I’ve had several conversations in the last week with women who are distraught over the Asia Argento story. ICYMI, actor and musician Jimmy Bennett alleged actor and filmmaker Argento (recently in headlines for having disclosed her experiences of sexual violence with Harvey Weinstein as part of the #MeToo movement) sexually assaulted Bennett in 2013, when he was 17 and she was 37. While women have expressed concern over Bennett’s victimization, they are also concerned that the revelation will be a blow to the #MeToo movement, as if we have become a culture that cannot distinguish between a victim and a perpetrator because of gender, or because of past behavior.
In a statement provided to the New York Times, Bennett said. “I believed there was still a stigma to being in the situation as a male in our society. I didn’t think that people would understand the event that took place from the eyes of a teenage boy.” Bennett’s point underscores how our thinking about masculinity perpetuates rape culture. The pernicious cultural myth that men have voracious, uncontrollable, and indiscriminate sex drives creates a culture in which teenage boys who have sex (especially a beautiful movie star) are considered lucky, and the role of power difference in such situations is disregarded. Because men are viewed as sexually inviolable, those who experience coercive sex feel silenced. They get the message that as the “stronger” sex, they should be able to “defend” themselves against an assault; men learn that if they are in a situation in which power was used to manipulate or exploit them, they should just feel lucky to have had sex, and if they don’t, something might be wrong with their masculinity or their sexuality.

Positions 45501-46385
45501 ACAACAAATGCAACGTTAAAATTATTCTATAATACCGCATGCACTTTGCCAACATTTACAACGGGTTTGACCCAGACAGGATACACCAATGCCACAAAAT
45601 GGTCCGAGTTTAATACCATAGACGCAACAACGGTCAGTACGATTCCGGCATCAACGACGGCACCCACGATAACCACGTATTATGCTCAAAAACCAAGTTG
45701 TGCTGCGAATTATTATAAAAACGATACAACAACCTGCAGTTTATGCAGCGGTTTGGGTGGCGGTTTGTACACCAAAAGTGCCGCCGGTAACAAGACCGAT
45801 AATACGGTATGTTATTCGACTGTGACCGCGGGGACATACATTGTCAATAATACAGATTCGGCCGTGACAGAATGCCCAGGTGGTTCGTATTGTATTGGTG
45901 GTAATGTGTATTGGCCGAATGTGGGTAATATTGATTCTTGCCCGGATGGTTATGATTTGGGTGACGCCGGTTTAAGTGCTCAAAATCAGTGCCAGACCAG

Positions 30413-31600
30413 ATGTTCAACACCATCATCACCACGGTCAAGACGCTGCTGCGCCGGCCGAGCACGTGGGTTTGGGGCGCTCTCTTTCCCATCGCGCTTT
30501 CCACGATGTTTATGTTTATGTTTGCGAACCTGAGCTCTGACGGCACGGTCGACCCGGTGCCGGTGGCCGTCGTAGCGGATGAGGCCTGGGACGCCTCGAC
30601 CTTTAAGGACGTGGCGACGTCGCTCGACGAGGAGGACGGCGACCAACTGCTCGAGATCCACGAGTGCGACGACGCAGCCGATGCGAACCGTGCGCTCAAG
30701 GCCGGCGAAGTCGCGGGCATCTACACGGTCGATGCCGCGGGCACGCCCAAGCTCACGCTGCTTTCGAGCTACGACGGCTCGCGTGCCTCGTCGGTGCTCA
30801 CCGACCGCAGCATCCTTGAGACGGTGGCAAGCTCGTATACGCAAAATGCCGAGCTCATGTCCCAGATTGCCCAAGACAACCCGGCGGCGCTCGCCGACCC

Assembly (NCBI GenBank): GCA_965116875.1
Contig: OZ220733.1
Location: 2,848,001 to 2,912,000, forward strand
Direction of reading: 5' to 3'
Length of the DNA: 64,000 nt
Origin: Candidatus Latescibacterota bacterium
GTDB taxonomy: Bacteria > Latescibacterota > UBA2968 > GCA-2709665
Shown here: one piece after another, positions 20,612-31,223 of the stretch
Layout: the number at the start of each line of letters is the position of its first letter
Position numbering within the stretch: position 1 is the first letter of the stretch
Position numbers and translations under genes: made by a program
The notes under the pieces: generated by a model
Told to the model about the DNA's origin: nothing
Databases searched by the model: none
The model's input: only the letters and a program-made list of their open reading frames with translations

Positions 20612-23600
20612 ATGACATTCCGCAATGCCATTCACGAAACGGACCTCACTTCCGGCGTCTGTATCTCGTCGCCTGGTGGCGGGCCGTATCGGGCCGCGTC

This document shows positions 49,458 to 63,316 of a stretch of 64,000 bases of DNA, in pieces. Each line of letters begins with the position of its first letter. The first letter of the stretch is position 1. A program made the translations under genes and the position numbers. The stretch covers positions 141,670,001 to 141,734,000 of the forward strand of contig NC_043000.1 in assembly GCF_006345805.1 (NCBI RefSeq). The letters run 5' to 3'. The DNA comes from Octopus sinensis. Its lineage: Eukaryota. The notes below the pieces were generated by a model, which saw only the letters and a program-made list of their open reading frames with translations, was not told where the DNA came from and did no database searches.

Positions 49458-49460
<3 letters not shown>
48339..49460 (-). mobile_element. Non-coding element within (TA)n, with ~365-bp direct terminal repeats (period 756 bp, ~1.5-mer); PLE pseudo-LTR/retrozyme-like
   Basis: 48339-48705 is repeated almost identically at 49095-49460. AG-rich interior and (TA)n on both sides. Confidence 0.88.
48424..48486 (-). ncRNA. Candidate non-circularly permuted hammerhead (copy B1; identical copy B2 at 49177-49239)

What #MeToo is teaching us as a culture is that sexual violence is a continuum. It doesn’t have to include actual physical violence at all; it can just be the threat of violence or the threat of lost status. Sexual harassment and sexual assault are never about attraction or lust or passion; these situations are about power and control. And when we adhere to gender roles that limit us—when men are seen as only strong and powerful and interested in sex while women are seen as weak and powerless sexual objects—we undergird a gender system of power and control in which men and women are more likely to feel uncomfortable, silenced, and violated.
The great promise of the#MeToo movement is in its creation of a space for men like Bennett to come forward and tell their stories about someone in a position of power taking advantage of that power. The real power of #MeToo is to deconstruct long-held notions of sexual assault. To be true to the movement, it’s imperative that we listen to and believe survivors who are brave enough to weather the oncoming storm of doubt, regardless of gender.Share this: